You’ve heard about the physician shortage, but how does it affect you? Well, it could help you figure out what career you would want to join after you graduate since the demand is higher in certain specialties. Here’s a summary of the physician shortage and its impact on health in the United States:

What is the Physician Shortage?

It’s an issue of supply and demand – fewer physicians and more patients than ever. The Association of American Medical Colleges (AAMC) predicts that there will be a shortage of 90,000 physicians by 2025. The shortage will adversely affect patients in communities with limited physician coverage and limited means to travel far. It’s not just a decrease in patients’ access to healthcare, but an increase in physicians’ workloads, leading to overextension as more patients come in.

Factors Increasing the Shortage

This shortage is the nexus of a series of (mostly) unfortunate events, including more doctors retiring, a booming population, more patients getting insured, less seats in U.S. medical schools, and constant number of residency slots despite rising demand. It’s a perfect storm that will overburden the United States’ health system.

Primary Care Will Be Hit the Hardest

The physician shortage will make matters worse for many people residing in rural communities, where patients already have to travel great distances or wait for hours to just to see a primary care physician. U.S. medical school graduates are avoiding this discipline because of how it is negatively perceived by them. In fact, the effects of the primary care physician shortage are already in play.

AUA graduate Dr. Paul Aguillon works in his father’s family medicine clinic in rural Delaware, where one doctor serves 30,000 people. The shortage has forced his practice to take on many disciplines outside his purview, including orthopedic and emergency medicine — which leads to primary physicians spending less of their time on primary care.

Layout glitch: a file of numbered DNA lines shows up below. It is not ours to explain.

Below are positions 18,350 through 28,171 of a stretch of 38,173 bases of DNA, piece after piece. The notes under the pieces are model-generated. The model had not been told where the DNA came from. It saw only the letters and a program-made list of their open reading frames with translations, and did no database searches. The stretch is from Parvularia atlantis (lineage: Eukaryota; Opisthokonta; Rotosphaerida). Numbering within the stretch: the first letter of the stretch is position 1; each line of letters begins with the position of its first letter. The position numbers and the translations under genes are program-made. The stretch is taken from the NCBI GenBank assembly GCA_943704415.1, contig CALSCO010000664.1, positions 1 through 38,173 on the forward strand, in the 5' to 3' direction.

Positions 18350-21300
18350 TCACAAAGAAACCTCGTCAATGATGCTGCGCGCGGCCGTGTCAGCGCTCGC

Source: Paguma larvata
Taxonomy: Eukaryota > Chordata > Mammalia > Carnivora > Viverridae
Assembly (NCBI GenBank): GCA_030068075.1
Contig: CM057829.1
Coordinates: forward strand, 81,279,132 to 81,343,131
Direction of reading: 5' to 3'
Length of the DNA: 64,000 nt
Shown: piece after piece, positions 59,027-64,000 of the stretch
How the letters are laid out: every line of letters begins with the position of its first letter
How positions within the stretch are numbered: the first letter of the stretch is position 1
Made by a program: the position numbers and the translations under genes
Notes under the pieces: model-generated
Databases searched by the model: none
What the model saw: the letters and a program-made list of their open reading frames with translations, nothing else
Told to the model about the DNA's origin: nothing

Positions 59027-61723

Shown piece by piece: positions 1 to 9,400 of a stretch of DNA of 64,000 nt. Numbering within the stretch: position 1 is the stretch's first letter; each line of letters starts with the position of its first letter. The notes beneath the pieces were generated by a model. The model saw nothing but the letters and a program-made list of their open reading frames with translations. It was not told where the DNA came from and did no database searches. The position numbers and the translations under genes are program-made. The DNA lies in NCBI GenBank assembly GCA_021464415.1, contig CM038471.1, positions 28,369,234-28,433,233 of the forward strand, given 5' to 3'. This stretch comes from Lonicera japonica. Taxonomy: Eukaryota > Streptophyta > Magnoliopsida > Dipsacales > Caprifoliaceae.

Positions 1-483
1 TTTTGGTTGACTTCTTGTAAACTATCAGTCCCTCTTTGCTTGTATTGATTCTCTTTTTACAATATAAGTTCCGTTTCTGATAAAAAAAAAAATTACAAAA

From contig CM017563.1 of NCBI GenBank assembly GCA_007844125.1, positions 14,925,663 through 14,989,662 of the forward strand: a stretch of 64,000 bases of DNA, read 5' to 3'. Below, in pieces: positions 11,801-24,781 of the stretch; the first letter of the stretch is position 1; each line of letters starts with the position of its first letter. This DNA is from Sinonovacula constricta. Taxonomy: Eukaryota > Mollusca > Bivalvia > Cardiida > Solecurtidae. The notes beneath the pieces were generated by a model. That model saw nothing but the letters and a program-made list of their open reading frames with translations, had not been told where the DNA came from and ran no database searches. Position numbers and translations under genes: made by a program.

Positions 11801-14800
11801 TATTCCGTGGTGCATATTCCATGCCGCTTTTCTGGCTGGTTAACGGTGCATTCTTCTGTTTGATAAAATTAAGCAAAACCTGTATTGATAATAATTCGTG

Some experts have proposed giving medical assistants more responsibilities and cutting down on the bureaucracy involved in medical treatment. The most obvious solution comes down to increasing the number of practicing physicians. However, the lack of residency slots and medical school seats in combination with the 7-10 years it takes to become a licensed physician make increasing the number of physicians easier said than done.

Providing more opportunities for minorities to enroll in medical school is a step towards that solution. Minority physicians are more likely to practice in underserved areas that are hit hard by the shortage, with the added benefit of allowing for more diverse perspectives from multiple cultures, which will only improve quality of care.

Opportunities for Caribbean medical school graduates

Caribbean medical school graduates help fill the void of much needed primary care physicians. Despite the intense competition for most residency placements, the initial residency match process often ends with a surplus of primary care slots available, which eager Caribbean medical school graduates often fill. The realities of the physician shortage may seem bleak but by enrolling in a Caribbean medical school, you can be a part of the solution.

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